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A 3-Part Series on Binge Eating Disorder: What Causes BED? (Part 2)

Written by Drs. Danielle Keenan-Miller and Gia Marson

[Part 1: What is BED?]

What causes binge eating disorder? Once someone starts binge eating, why is it so difficult to stop? Although there’s no one answer to these questions, scientific studies of binge eating can point to some answers and highlight ways that individuals and mental health practitioners can work to stop binge eating. 

First, we know that there are some biological factors that contribute to binge eating. Genes can play a role in binge eating [8]– that is, people are more likely to binge eat if others in their families had BED or related concerns (although see [this post] for an explanation of the meaning of genetic risk). We also know that some brain systems appear to be altered among people who have BED, particularly networks in the brain that regulate pleasure, pain, and reward [9]. It’s not yet clear whether the differences in brain patterns that are observed among people with BED are a cause of the BED or a consequence of BED. 

Our thoughts, feelings, and environment are also known to be important causes for why people start binge eating in the first place and why it can be so difficult to stop. Many theories of binge eating suggest that dieting plays a central role in binge eating disorder. One model [10] that has been supported by a number of studies suggests that dieting (or a sense of deprivation from not having desired foods) sets people up biologically for overeating, as our bodies will try to compensate when we feel deprived. If you’ve ever missed a meal and then eaten much more than you intended at the next opportunity to eat, you’ve experienced the way that our body will try to overcompensate for even temporary deprivation. Some people with BED might not be on a formal diet, but they might be trying to restrict in some situations (for example, eating too lightly or not what they want to eat when out to lunch with coworkers). Feeling bad about one’s body and trying to avoid thinking about food can also trigger episodes of binge eating [11]. Negative emotions can also contribute to binge eating as people try to distract themselves with food or engage in binge eating because the guilt associated with that behavior is more tolerable than the other reasons they’re feeling bad [12]. Another explanation for BED highlight the fact that our willpower is a limited resource– if we expend a lot of it trying to diet or suppress our emotions, we deplete our ability to engage in self-control and could end up binge eating [13].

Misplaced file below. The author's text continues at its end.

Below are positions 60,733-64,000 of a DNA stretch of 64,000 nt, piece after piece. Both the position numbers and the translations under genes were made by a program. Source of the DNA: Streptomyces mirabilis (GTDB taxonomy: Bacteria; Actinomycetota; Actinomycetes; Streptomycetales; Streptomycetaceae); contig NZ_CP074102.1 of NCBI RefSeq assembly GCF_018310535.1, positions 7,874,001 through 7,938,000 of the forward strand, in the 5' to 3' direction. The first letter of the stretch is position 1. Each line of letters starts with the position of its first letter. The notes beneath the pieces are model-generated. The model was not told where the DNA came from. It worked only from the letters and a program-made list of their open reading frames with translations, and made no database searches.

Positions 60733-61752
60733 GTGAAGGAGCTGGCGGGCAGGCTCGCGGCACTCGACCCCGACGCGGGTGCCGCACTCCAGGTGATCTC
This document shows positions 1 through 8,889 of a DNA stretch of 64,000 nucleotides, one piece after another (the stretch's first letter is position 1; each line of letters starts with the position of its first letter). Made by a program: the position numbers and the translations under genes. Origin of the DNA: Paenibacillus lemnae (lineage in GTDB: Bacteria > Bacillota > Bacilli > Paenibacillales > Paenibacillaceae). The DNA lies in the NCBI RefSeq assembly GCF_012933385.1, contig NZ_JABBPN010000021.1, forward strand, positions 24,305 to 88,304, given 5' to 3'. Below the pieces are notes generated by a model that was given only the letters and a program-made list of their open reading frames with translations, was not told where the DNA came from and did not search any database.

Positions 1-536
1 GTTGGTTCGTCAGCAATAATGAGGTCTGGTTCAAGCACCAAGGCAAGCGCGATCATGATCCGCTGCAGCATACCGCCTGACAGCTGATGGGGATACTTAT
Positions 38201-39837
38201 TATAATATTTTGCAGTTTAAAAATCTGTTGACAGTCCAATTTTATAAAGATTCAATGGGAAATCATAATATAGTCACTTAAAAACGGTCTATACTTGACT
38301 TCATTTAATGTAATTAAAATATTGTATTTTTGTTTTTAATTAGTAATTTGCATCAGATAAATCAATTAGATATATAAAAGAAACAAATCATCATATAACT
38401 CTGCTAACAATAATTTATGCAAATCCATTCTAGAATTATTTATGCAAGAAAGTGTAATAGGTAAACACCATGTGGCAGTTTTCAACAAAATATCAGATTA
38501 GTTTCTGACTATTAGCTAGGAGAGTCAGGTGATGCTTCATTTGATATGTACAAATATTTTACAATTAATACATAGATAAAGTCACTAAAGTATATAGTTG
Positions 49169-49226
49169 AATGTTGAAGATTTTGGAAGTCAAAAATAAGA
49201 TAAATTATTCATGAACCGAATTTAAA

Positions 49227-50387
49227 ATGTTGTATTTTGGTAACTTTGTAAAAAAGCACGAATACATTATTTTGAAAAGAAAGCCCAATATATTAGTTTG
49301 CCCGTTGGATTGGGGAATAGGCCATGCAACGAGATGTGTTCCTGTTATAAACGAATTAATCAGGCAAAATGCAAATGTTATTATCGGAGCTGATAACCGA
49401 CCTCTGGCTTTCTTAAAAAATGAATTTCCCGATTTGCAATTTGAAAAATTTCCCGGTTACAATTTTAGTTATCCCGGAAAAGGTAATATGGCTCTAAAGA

It’s likely that there is no one “reason” for binge eating. Any one person may have several factors that contribute to his or her binge eating, and the reasons may differ from person to person. Understanding what your causes and triggers are can be the first step towards putting together a plan to stop binge eating that will work for you.

[8] Kessler, Hutson, Herman & Potenza, 2016
[9] Kessler, Hutson, Herman & Potenza, 2016
[10] Fairburn, Cooper & Shafran, 2003
[11] Mason & Lewis, 2015
[12] Kenardy, Arnow, & Agras, 1996
[13] Loth et al, 2016

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